If we're already considering notifying players in response to stuff in the world, we could extend that for information flow and intelligence.  Maybe having a spy in a location adds you to the notification list for start and completion of operations in that location.  Maybe operations should have secret vs common-knowledge descriptions, with spies having some chance to uncover the secret descriptions and town gossips yielding the common-knowledge ones.  Spies might dispatch messengers in response to some operations beginning or ending, creating operations in their turn for the messengers to travel to their destination.  Some notion of queuing news at a place (to be received on your return) might be necessary.  Automatic weekly collation of common-knowledge events in (say) a central city into a "News in Kezmarok" style digest sent to all players could be neat, and a good way for players to advertise "looking for group" or patrons to advertise "looking for temporary, deniable help".

Finally, NPC actions.  If you have all this tooling for keeping track of what PCs are up to, it seems natural to extend it to also keeping track of what NPCs are up to.  Clocks on steroids; give "orcish warlord gathers horde" a concrete end-date and set it up to notify just you, the DM, when it finishes.  And if players interfere, move the end date around accordingly.  Likewise, if you want to send an NPC party on a wilderness/trade expedition, make a series of operations, one to travel there, one to buy and sell goods for a week or two, and one to travel back.  NPC party raids a dungeon?  Make a single die roll to see how they did, make an operation where they take a week of bedrest and recruiting, and then put them out of your mind.  They're in motion, you don't need to worry about them for a week.  But your players might hear about them automatically.

This starts to look a lot more like a living world.   And the table of operations starts to look like a log of all the stuff that happened outside of combat, which would be a pretty neat artifact of a campaign (much like player-produced maps are a neat artifact). 

It also seems like it would be pretty easy to keep it game-system-agnostic.  Character stats seem like the most likely place to break this, and I'm not even sure I really want them.


  1. How does dungeon crawling work in this? If they are 8 levels down do they just get out. The party can't stay in it? That confuses me.

    1. This is sort of a persistent problem in open-table dungeoneering games, noted by Rients back in '08 ( ), and not particular to 1:1 timescale. I believe I have read that there was a norm at Gygax's table that you didn't end a session in the dungeon, but I don't know how exactly it was handled (penalties for staying over, or just not calling it a night until you made it out, or...?)

    2. I run a game in a similar fashion, and I've set it up so the players tend to run out of resources in about the same amount of time that we want to stop. That's the key.

  2. We run a 1:1 wilderness campaign with no more civilization than a trading post to come back to. (5e with lots of homebrew and house-rule sidegames; new blog at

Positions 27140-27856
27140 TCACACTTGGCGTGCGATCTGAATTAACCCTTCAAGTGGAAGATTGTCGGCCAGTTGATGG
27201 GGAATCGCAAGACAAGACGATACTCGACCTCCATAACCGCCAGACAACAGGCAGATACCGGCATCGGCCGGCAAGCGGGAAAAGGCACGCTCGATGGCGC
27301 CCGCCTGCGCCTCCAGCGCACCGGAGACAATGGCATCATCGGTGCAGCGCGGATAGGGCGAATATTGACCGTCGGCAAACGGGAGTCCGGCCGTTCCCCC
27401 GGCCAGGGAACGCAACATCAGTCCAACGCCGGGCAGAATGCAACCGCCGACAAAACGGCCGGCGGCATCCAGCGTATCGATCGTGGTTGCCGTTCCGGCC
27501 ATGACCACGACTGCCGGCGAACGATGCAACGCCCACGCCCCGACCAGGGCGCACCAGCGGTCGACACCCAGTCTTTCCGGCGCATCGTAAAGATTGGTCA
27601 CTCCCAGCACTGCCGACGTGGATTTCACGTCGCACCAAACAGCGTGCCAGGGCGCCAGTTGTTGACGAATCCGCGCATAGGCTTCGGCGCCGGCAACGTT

For travel during a session, we use a bunch of homebrew charts and the caller picks up one of every die type and rolls them all together once per 4-hour watch or once per 6-mile hex - my charts are designed so that it starts on a d10 roll and branches out from there, but that includes the chances of an encounter, signs of an encounter, weather changes, resource challenges, non-combat encounters, flora/fauna, and a bunch of other stuff. Happy to share those if anyone needs them for inspiration. It makes travel interesting and takes session-time to accomplish but isn't overbearing.

    For between-session downtime we use a Slack instance with a #bluebooking channel, which is useful in a couple of ways: it allows 'active downtime players' to accomplish their downtime in a central place, and it allows me to keep track of who's where when by using Slack's /remind function to notify future me that something has occurred. So if someone is at the trading post and undertakes a downtime action that will take 5 days, I just say '/remind me "Caradoc finishes smelting ore" in 5 days' and 5 days later Slack will remind me of that and I can post in our #bluebook channel that Caradoc is done and that he's available for new downtime. Or I can set the reminder directly to Caradoc's player instead. Not sure if discord has the same /remind capability but this has made the calendaring aspect pretty seamless for us. I typically post a quick summary in the #bluebook channel each morning of who's where. I also use /remind to help me keep track of off-screen monster movements and patron player agent actions.

    Players can undertake travel between locations during downtime but it's not risk-free - they still roll on the same charts as a caller would in play and encounters can happen; when they do we typically use a simplified combat roll and interpolate consequences from it. I probably wouldn't kill a player on a downtime combat roll gone wrong but if it goes poorly enough they could end up captured, lose gear, mounts, or NPCs, or could end up badly wounded and unavailable for the next session as they recover.

    I also have 4-5 long-distance patron players controlling factions spread through the wilderness, who I also interact with on Slack or by email - they get a monthly sitrep from their majordomo and a list of domain action options, they chooses some projects to pursue and dice are rolled to see how that will go over the course of the month. So far, player interaction with these factions has been low, but there have been intersections.

    My GM notebook is a physical notebook, but anything the players need and some of my session notes and location notes live on a Notion instance ( so that the players can see the house rule subsystems and so I can cut and paste things from the internet that I want to keep track of. Works pretty well and allows low-maintenance basic databases in the form of charts that expand into pages.

    So I don't think you necessarily need a whole huge programming project to make it work, but I do agree that a 1:1 campaign benefits from some digital tools to make the GM's life much easier. For me those are Slack (and its /remind feature) and Notion, but I'm sure there are many other ways to make it all sing.